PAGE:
How Steve Jobs helped empower black America
OPINION - By the time I went to work in Silicon Valley over a decade ago, before a single iPod had been made, his name was legend...
“Remembering that you are going to die is the best way I know to avoid the trap of thinking you have something to lose. You are already naked. There is no reason not to follow your heart.”
By the time I went to work in Silicon Valley over a decade ago, before a single iPod had been made, his name was legend. I was young, just 31, and a vice president of technology at a global marketing agency. Jobs had only just returned to Apple.
The move sparked a resurrection. In a few short years, he took the fledgling hardware maker he’d founded and transformed it into a company whose influence would touch and change lives in profound ways.
In the years since, Jobs led a cultural transformation, changing the way we listened to music, watched movies and connected with each other. To capture what Jobs meant to world economies, to the American psyche, would be like trapping lightening in a bottle.
But Jobs did just that.
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Last Christmas, our family decided to round up all of the Apple products in the house and lay them end-to-end on the dining room table. Including the six MacBooks and iPhones we left back home, our family of eleven owned 20 pieces of Apple hardware. We had a treasure trove of digitized music, video and books stored in our iTunes libraries. Living and working in various cities around the country, there were 11 iPhones to keep in constant contact.
You have to wonder what the world would have been like without Steve Jobs. A college drop out, raised by adoptive parents, who got by on a public school education, Jobs went on to become a global icon as the much celebrated leader of Apple.
In 1976, Jobs and his partner Steve Wozniak started their company with a mere $1,300, turned it into the world’s most valuable company and altered the landscape of entire industries in the process. In his 56 years on this planet, he managed to change the way we live.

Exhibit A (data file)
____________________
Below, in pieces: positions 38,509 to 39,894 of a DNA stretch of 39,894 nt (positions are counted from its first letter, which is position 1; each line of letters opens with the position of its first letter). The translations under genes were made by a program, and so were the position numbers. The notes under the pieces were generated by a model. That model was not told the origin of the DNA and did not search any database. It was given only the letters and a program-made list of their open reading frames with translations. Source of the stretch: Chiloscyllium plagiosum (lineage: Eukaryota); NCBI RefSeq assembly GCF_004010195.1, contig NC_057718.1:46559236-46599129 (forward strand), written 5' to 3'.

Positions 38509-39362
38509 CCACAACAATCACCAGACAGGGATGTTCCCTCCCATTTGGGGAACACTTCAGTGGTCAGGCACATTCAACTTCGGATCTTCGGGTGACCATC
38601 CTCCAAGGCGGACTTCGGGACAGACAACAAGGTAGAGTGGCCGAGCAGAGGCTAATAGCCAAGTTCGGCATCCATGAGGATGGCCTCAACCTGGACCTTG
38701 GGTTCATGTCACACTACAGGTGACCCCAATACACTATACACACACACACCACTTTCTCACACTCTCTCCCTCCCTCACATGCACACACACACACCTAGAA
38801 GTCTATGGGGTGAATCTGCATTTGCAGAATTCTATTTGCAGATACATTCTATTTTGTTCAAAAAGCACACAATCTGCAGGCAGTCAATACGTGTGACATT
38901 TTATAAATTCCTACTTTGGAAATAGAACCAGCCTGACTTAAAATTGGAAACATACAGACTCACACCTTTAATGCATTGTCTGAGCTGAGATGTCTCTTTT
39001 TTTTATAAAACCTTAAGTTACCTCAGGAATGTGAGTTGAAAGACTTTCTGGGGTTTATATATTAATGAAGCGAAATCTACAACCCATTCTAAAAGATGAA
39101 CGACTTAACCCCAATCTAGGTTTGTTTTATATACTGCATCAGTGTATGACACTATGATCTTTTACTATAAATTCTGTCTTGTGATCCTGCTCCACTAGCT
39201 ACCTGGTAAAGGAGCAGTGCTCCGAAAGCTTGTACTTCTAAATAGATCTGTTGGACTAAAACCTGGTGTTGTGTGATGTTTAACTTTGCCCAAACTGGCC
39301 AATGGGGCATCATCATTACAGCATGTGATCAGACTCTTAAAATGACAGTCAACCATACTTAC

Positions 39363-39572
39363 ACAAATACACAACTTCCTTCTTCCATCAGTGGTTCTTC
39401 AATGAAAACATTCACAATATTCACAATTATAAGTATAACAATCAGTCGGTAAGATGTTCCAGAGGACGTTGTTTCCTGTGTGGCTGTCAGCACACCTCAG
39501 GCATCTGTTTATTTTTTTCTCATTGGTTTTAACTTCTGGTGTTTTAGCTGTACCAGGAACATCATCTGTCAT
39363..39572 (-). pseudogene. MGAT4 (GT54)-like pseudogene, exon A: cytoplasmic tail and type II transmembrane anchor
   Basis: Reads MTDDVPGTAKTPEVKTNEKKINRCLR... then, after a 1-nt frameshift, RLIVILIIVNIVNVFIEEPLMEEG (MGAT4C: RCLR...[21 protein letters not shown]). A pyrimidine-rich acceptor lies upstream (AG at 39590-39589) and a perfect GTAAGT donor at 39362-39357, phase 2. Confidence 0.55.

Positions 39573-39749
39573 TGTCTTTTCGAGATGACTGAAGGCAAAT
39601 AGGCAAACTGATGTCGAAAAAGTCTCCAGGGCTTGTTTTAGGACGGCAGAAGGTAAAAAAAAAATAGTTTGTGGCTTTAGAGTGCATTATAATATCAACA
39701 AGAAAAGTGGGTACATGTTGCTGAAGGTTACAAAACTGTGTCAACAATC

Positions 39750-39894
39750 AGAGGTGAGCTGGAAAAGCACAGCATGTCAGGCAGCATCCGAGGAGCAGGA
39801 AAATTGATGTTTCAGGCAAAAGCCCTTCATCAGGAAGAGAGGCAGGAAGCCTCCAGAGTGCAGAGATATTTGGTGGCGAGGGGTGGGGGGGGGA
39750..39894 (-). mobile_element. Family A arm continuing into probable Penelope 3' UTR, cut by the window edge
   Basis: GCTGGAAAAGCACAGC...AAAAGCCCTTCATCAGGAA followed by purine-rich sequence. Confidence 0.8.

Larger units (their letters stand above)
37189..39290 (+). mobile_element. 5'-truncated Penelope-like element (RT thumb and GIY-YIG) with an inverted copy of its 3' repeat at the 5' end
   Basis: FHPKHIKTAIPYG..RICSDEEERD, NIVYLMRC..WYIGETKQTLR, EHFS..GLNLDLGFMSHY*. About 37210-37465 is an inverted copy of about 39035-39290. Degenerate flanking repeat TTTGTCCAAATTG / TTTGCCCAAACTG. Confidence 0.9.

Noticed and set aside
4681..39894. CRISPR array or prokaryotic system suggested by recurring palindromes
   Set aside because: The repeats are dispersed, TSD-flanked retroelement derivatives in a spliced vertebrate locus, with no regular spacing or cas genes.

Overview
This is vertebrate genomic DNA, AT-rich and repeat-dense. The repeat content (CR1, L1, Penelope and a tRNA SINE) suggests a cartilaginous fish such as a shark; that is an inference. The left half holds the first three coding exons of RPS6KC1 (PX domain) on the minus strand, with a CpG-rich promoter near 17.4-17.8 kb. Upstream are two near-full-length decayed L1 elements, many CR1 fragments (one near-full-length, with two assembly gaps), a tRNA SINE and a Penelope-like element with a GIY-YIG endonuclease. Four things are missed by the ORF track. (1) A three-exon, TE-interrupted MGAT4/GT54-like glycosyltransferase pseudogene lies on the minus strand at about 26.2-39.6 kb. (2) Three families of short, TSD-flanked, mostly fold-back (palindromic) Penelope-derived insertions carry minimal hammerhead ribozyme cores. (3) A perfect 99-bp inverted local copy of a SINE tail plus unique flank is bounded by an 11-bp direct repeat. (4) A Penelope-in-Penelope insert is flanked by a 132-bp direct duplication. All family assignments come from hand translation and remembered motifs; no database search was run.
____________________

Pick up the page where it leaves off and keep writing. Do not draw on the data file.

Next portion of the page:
Demonized by some and lionized by others, his gift was an ability to see the future with a clarity others could not, or would not. Jobs sparked a movement that no one could stop. The message: empowerment.
It not only infected Apple products, but the people who used them — including black America. Walk down Lenox Avenue in New York, Wabash Street in Chicago or Kingshighway in St. Louis and you’ll find African-Americans talking on iPhones, humming to music streaming from iPods, checking e-mail in coffee shops. We crowd into Apple stores from 59th & Columbus in Manhattan to The Grove in Los Angeles waiting to see what’s next. With Jobs, there was always something next.
Until last night.
His death certainly doesn’t mean the end of Apple or its innovative spirit. Jobs had been away from day-to-day operations for some time as he battled pancreatic cancer. But losing him felt like losing an old, trusted friend — the one who knew what you needed before you did.
“Here’s to the crazy ones,” he said. “The misfits, the rebels, the troublemakers, the round pegs in the square holes. The ones who see things differently — they’re not fond of rules. You can quote them, disagree with them, glorify or vilify them, but the only thing you can’t do is ignore them because they change things. They push the human race forward, and while some may see them as the crazy ones, we see genius, because the ones who are crazy enough to think that they can change the world, are the ones who do.”
And that you did, my friend. That you did.